NonTypicalCPA":34e4z1wu said:
Thanks for the replies! So are you doing your own AI or having someone else do it for you? I'm guessing with the natural heat cycle folks, you guys are doing your own AI'ing. I have watched videos but haven't done it before. Hard to learn?

Its not hard IMO but you need to go to class and invest in supplies and equipment. Its gonna cost the price of a fair bull to do it all like they recommend. 1500 to 2000 dollars to be prepared to breed the first cow.


Care to give a basic list of what's needed?
And walk us through the process you use.
I still run a bull on my older cows The heifers I keep I AI when they get a yr old I run them next to the hot wire lot with the bull and its pretty easy to tell which ones are in heat. I chose this method so as I cull older cows with the replacements they are somewhat used to process.

class will be 350 or so hotel for 3 or 4 days about 500
tank 600 , 25 straws of 25$ semen 625.00
2075.00
Thaw, gloves, guns 350.00

2425.00

getting your first one to take is worth it all
 

cow pollinater

Well-known member
Joined
Sep 22, 2010
Messages
5,749
Reaction score
0
Location
Eastern OK
I don't blame her for being concerned. I'm pretty careful about what we eat as well. The only concern I've ever had about the drugs I've used in my career as an AI tech were water quality in the areas surrounding the dairies as it is not tested. The reproductive drugs we use have zero withdraw and the reason for that is that they are metabolized almost instantly and passed out of the cow.
That being said, you can absolutely breed without drugs. You just might have to pay a tech a little more and wait a little longer for them to cycle.
 

Fire Sweep Ranch

Well-known member
Joined
Jun 12, 2012
Messages
2,714
Reaction score
18
Location
SW MO
We currently have 35 breeding age females, most bred except the last few calvers. We do not use a bull. All AI or embryos. Taking an AI class is not that expensive, considering the cost of a bull. We have never needed to stay at a hotel, you can often find a class near by, just check with your local semen companies, out here Select Sires, Genex, and ABS do classes several times a year. Class last fall for our daughter was $350.- we own the tank already and I buy semen as I need it.
You do run into issues if you have no bull. I have my first case in 10 years where a cow (4 years old) is not conceiving. I have been more than forgiving (3 embryo implantations, 3 AI attempts), it is time to cut her lose. Too bad, because she can raise a great calf. She has raised one heck of an embryo heifer right now (5 months old), an embryo calf last year, and a ai heifer the year before.
AI works, and I have one less mouth to feed having no bull....which means one more cow I can have! :)
 

kentuckyguy

Well-known member
Joined
Nov 6, 2016
Messages
635
Reaction score
182
I figure university of Kentucky does AI classes. I'm only an hour and a half away from Lexington so I could drive it.

I have some neighbors down the road that AI a lot of their herd and sell breeding bulls. I may just hook up with them and see if they will show me the ropes.

I'm not looking to AI my whole herd, just some heifers every year. I like keeping a bull for several years and want a way to breed his daughters.
 

WalnutCrest

Well-known member
Joined
Jan 2, 2014
Messages
2,469
Reaction score
2
Location
Northeast KS (USA)
Fire Sweep Ranch":3taemg8i said:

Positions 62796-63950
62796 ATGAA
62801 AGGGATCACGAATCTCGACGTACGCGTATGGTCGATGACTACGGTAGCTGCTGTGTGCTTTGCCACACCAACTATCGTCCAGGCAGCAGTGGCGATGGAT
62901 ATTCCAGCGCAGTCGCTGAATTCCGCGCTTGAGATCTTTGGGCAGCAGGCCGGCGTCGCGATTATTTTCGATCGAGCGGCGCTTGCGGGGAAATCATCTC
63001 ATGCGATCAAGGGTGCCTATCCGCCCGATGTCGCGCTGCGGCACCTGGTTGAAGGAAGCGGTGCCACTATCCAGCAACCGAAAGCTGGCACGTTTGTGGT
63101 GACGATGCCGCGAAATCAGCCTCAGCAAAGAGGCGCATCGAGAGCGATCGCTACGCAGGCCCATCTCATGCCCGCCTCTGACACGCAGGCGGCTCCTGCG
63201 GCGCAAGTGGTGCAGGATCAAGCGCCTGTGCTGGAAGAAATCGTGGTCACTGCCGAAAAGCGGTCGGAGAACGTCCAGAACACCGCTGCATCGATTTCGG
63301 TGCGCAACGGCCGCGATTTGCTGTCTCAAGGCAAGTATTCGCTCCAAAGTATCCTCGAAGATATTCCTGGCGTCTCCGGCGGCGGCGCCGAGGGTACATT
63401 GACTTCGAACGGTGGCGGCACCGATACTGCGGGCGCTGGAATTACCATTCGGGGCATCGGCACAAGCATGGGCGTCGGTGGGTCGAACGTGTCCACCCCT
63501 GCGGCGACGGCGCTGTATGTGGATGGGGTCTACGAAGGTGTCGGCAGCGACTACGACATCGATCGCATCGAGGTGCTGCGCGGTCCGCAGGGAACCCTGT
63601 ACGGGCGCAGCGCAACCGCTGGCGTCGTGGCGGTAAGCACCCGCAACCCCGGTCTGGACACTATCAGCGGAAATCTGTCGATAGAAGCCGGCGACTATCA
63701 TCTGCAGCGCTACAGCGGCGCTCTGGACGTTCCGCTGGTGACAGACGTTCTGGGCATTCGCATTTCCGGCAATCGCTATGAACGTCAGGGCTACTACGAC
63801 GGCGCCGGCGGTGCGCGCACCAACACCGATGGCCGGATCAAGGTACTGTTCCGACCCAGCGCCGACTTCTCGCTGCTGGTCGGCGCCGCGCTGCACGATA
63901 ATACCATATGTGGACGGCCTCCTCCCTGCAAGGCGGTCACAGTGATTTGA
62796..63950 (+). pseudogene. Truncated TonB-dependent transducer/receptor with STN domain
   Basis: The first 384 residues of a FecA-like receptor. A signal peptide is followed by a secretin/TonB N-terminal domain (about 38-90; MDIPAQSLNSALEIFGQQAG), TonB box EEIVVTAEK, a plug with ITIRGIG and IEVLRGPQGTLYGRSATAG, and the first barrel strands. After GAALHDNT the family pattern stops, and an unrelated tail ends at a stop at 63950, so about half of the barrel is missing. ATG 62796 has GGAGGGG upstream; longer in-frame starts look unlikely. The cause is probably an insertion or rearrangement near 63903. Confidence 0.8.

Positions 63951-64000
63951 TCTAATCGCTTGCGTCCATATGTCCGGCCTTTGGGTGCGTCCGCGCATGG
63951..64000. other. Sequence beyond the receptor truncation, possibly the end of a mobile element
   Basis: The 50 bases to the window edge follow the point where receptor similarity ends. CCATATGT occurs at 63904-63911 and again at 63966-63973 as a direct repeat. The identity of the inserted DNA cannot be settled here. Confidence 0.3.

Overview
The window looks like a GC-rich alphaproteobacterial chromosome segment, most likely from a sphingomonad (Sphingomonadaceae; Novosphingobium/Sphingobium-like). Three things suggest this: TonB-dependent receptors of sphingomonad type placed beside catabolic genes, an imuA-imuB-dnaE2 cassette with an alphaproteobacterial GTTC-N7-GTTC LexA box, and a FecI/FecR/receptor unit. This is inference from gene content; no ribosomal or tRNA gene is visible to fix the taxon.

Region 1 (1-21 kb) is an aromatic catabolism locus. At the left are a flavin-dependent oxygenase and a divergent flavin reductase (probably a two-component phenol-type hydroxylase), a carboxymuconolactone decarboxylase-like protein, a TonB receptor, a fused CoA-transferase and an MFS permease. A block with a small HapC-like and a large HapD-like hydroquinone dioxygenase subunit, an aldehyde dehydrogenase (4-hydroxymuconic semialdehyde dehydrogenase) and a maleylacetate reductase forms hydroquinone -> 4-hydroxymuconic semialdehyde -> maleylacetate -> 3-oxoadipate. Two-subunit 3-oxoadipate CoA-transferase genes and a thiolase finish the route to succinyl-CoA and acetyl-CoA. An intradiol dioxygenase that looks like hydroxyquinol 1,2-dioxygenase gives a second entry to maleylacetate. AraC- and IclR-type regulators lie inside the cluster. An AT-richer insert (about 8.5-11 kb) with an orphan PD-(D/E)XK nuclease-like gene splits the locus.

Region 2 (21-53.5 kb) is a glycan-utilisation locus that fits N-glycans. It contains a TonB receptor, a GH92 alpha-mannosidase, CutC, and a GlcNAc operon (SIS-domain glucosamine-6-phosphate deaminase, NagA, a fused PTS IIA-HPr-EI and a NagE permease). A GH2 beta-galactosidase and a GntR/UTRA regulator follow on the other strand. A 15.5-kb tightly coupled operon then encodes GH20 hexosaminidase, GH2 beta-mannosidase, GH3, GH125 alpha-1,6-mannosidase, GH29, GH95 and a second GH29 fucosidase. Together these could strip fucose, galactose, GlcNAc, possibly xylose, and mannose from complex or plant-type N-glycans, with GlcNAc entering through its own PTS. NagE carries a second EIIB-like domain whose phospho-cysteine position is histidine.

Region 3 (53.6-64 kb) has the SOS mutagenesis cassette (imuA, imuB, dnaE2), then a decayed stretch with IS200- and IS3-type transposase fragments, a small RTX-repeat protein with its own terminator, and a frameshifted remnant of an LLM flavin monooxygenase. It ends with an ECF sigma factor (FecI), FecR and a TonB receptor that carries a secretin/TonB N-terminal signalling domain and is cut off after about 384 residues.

We currently have 35 breeding age females, most bred except the last few calvers. We do not use a bull. All AI or embryos. Taking an AI class is not that expensive, considering the cost of a bull. We have never needed to stay at a hotel, you can often find a class near by, just check with your local semen companies, out here Select Sires, Genex, and ABS do classes several times a year. Class last fall for our daughter was $350.- we own the tank already and I buy semen as I need it.
You do run into issues if you have no bull. I have my first case in 10 years where a cow (4 years old) is not conceiving. I have been more than forgiving (3 embryo implantations, 3 AI attempts), it is time to cut her lose. Too bad, because she can raise a great calf. She has raised one heck of an embryo heifer right now (5 months old), an embryo calf last year, and a ai heifer the year before.
AI works, and I have one less mouth to feed having no bull....which means one more cow I can have! :)

You may want to consider putting her with the neighbor's bull ... sometimes there is something magical that happens when a cow is presented with real life testosterone on hoof ... and she drops an egg and will conceive.

Maybe she'll work AI or ET thereafter ... maybe not. But if all she needs is some sort of hormonal restart, and you think she's a tell good mama, may I suggest an alternative approach to just cutting her loose.
 

Lucky_P

Well-known member
Joined
May 21, 2009
Messages
3,444
Reaction score
521
Location
Western KY
Depending upon what kind of 'cancer' your wife had, 'hormones' may or may not even be a consideration.
For instance... if she had melanoma or squamous cell carcinoma, or any number of other neoplasias... there's no link or association with any hormone.
People with an agenda or no understanding of biology love to point fingers at 'hormones in meat'... even when the only ones there are the natural ones that we've been consuming for thousands of years.

That said, if she is concerned about 'hormones' in food, while it's really straining at a gnat... she needs to stay away from beef sourced from intact female cattle (cows/heifers), as their estrogen levels will be far higher than beef from steer - whether implanted or not... and even at that, the estrogenic activity of that female-derived beef will be far less than if she's eating cabbage, peas, soybeans, etc., or still has her own ovaries.
http://newsroom.unl.edu/announce/beef/2846/15997
 

Latest posts

Top